I promised to write about three women in transition in their lives: Client #1 who redefined balance and achieved it, Client #2 who made the decision to quit corporate life and go back to school for the graduate degree she’s always desired, and Client #3 who knew that she needed to create greater clarity around her personal care service business so that her clientele would be more respectful of her talent and time.
This woman, I’ll call her Sally for anonymity, came to me six months ago with an extraordinary gift and a deep sense of frustration. She is extremely good at her calling. But the business aspects of running a company where people come to your home for treatment can be daunting, especially if you’re more a body person than a head person. Head People reading this may not even know what I’m talking about, but we ‘feelers’ often have trouble setting boundaries and maintaining them when we do. Still with me? Takes one to know one.
When I was growing my art business, I was grateful for signage stating my prices so I didn’t have to answer the question, “How much?” I once heard Roger Dawson on tape (that’s how long ago that was!) describing himself and his buddies on the golf course one day. They’d run out of golf balls by the 16th hole and saw an enterprising youngster near the pin with an egg carton full of balls he’d obviously scavenged from the surrounding area.
“How much?” one of them asked the 8 year old. With that, the child flipped open the lid of the carton to reveal his child-like scrawl: GOLF BALLS – $1 each. Even knowing that these were not brand new, nor market price for the sporting equipment they required, they forked over enough to get them through the rest of the game admiring his entrepreneurial skills and chutzpah.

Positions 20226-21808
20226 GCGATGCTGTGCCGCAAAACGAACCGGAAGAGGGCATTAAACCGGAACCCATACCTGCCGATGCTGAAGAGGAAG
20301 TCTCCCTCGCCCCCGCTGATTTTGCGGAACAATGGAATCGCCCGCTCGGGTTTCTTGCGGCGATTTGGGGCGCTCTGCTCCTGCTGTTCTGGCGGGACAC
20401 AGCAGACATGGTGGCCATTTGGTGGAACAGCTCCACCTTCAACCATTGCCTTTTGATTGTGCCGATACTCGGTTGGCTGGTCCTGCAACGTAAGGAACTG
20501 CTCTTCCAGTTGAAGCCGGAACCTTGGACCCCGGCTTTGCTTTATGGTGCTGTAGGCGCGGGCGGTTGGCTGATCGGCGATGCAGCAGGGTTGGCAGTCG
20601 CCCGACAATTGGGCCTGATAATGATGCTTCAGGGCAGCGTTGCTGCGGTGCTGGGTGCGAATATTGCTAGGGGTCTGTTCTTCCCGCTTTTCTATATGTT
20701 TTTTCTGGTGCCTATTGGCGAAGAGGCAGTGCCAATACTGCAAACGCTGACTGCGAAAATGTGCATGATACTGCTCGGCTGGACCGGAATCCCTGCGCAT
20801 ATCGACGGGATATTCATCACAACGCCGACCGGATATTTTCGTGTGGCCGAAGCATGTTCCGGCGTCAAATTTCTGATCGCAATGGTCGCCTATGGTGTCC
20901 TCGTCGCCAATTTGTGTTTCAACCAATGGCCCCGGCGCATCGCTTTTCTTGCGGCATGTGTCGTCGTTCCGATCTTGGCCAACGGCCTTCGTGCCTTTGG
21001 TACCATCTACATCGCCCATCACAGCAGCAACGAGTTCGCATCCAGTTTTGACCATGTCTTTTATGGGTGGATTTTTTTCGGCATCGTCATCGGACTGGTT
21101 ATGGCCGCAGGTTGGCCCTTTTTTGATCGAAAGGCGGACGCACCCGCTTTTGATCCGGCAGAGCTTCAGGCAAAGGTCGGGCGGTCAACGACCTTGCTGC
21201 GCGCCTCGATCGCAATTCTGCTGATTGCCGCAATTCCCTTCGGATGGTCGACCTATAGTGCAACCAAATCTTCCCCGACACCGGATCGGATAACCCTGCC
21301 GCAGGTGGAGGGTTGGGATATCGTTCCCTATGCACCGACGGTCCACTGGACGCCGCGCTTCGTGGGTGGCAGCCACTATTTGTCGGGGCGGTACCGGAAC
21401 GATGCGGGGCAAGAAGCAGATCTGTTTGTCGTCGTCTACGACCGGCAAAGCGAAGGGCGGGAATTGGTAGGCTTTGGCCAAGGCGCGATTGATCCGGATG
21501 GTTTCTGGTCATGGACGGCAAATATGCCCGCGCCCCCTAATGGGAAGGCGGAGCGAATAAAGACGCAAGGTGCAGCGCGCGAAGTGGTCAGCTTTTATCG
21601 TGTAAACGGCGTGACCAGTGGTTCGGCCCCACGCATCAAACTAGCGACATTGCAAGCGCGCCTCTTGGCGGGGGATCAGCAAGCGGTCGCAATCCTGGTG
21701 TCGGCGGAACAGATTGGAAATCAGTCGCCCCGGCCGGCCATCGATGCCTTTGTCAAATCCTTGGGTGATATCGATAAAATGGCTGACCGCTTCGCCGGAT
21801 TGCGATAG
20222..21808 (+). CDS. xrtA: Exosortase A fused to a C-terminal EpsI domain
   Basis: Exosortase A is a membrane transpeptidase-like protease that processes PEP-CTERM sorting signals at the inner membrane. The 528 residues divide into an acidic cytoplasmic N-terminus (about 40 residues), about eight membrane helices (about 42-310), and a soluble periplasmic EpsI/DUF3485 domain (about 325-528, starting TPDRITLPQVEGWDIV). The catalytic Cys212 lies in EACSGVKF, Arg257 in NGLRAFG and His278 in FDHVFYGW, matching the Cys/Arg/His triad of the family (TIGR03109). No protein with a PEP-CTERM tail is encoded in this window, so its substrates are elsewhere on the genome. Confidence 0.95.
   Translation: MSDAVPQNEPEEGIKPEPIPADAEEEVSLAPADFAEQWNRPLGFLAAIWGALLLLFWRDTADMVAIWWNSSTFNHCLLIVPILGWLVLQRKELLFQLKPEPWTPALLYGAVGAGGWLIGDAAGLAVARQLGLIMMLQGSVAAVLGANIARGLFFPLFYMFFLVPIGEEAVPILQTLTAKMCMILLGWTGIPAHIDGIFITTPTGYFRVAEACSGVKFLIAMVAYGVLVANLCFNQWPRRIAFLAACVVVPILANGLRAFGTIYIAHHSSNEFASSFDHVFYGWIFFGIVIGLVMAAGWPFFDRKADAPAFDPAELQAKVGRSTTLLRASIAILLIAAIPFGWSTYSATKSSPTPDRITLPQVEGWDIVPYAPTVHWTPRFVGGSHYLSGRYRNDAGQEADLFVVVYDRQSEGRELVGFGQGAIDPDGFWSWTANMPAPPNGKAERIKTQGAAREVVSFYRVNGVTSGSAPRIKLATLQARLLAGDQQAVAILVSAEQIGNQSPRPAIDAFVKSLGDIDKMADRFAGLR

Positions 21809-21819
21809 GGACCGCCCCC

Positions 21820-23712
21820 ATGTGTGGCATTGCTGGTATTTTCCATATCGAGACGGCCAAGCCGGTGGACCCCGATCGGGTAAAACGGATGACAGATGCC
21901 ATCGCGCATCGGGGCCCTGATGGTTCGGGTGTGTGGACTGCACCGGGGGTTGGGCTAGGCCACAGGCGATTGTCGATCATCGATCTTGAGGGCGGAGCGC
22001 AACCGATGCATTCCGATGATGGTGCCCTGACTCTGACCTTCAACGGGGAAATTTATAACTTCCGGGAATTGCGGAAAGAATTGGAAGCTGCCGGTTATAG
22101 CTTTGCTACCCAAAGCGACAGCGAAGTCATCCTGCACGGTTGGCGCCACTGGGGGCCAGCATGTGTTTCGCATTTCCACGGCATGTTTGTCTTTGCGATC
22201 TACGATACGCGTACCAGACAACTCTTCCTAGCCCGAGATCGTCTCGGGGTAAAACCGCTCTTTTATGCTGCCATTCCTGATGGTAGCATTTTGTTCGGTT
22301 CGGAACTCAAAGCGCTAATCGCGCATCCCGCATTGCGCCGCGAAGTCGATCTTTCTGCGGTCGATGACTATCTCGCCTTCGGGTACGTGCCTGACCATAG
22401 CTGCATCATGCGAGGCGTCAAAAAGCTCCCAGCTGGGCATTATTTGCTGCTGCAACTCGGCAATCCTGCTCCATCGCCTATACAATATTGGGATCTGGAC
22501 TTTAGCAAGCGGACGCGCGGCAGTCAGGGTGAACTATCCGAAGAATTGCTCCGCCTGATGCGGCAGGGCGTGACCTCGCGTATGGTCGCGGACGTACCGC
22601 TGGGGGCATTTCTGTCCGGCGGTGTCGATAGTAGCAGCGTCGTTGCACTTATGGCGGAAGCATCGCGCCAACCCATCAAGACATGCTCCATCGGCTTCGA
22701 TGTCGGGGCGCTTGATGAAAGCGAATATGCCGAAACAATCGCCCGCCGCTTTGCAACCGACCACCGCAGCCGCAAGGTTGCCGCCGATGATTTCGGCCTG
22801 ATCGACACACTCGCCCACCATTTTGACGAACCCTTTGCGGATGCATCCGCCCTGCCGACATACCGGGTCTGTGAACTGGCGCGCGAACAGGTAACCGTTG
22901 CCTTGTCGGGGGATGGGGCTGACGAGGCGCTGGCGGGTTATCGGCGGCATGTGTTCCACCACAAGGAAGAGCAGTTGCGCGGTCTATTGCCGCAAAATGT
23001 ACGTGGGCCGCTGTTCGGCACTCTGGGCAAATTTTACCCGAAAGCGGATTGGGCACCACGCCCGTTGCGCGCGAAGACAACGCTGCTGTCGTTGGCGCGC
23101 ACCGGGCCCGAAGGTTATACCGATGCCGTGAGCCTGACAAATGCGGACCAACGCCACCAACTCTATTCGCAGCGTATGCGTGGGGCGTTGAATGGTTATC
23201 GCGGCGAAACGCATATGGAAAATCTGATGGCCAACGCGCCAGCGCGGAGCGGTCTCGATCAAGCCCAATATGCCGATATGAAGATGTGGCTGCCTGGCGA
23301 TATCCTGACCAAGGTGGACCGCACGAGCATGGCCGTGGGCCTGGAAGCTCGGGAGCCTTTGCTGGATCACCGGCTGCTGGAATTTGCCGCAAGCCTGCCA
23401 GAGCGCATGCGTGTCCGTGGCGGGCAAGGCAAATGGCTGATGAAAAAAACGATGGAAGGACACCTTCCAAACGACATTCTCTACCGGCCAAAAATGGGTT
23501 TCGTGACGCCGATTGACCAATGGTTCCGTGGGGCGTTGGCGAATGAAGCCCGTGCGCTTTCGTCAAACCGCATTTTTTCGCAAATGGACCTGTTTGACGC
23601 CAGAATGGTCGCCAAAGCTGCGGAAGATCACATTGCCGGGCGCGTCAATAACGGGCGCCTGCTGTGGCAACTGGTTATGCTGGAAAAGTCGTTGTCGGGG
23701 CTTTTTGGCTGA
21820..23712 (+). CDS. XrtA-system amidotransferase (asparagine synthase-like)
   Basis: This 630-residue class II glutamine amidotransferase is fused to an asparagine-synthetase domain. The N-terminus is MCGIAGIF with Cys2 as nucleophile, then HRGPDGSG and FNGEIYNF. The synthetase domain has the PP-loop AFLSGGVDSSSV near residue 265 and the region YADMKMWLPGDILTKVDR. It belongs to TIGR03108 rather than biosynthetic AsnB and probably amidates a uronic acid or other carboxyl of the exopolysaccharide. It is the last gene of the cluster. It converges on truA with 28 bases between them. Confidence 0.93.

When you clearly and unemotionally display your value–verbally or online, boundaries are set and can be accepted or rejected.
I encouraged my caring client to get crystal clear on not only her prices, but also on her procedures. Is lateness tolerated in a business that requires enormous set-up and clean-up? What about absenteeism? Over a period of several weeks we defined her comfort zone so that she could post it publicly to prospects.
Guess what happened? She transitioned from a supremely talented but unclear (about her own set of rules) practitioner to a well-defined practitioner with incredible skills. Her abilities didn’t change, but her inner game went from petite to jumbo by affirming her value not only to herself, but to the public.
Not only is she overjoyed at how it feels to be clear, her business picked up accordingly with appreciative and respectful clients.
Who is running your show?